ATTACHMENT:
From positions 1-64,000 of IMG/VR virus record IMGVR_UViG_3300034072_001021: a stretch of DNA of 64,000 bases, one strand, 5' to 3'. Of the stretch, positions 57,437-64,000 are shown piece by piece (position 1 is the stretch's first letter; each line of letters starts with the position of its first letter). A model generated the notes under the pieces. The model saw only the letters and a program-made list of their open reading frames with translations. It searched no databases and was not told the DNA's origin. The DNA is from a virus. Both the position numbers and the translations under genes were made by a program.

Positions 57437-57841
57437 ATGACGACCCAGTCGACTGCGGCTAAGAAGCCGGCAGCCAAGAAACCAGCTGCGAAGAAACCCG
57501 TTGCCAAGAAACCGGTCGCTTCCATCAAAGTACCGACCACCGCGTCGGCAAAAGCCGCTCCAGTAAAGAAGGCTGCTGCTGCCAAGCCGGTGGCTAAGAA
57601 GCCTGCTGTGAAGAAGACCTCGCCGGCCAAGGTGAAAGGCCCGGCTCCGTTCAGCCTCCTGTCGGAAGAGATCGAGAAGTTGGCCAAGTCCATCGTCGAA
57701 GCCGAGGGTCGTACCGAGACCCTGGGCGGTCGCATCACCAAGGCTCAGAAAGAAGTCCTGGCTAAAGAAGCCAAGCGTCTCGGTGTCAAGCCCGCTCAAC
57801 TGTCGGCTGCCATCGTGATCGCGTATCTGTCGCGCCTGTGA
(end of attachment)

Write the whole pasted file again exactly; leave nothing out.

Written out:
From positions 1-64,000 of IMG/VR virus record IMGVR_UViG_3300034072_001021: a stretch of DNA of 64,000 bases, one strand, 5' to 3'. Of the stretch, positions 57,437-64,000 are shown piece by piece (position 1 is the stretch's first letter; each line of letters starts with the position of its first letter). A model generated the notes under the pieces. The model saw only the letters and a program-made list of their open reading frames with translations. It searched no databases and was not told the DNA's origin. The DNA is from a virus. Both the position numbers and the translations under genes were made by a program.

Positions 57437-57841
57437 ATGACGACCCAGTCGACTGCGGCTAAGAAGCCGGCAGCCAAGAAACCAGCTGCGAAGAAACCCG
57501 TTGCCAAGAAACCGGTCGCTTCCATCAAAGTACCGACCACCGCGTCGGCAAAAGCCGCTCCAGTAAAGAAGGCTGCTGCTGCCAAGCCGGTGGCTAAGAA
57601 GCCTGCTGTGAAGAAGACCTCGCCGGCCAAGGTGAAAGGCCCGGCTCCGTTCAGCCTCCTGTCGGAAGAGATCGAGAAGTTGGCCAAGTCCATCGTCGAA
57701 GCCGAGGGTCGTACCGAGACCCTGGGCGGTCGCATCACCAAGGCTCAGAAAGAAGTCCTGGCTAAAGAAGCCAAGCGTCTCGGTGTCAAGCCCGCTCAAC
57801 TGTCGGCTGCCATCGTGATCGCGTATCTGTCGCGCCTGTGA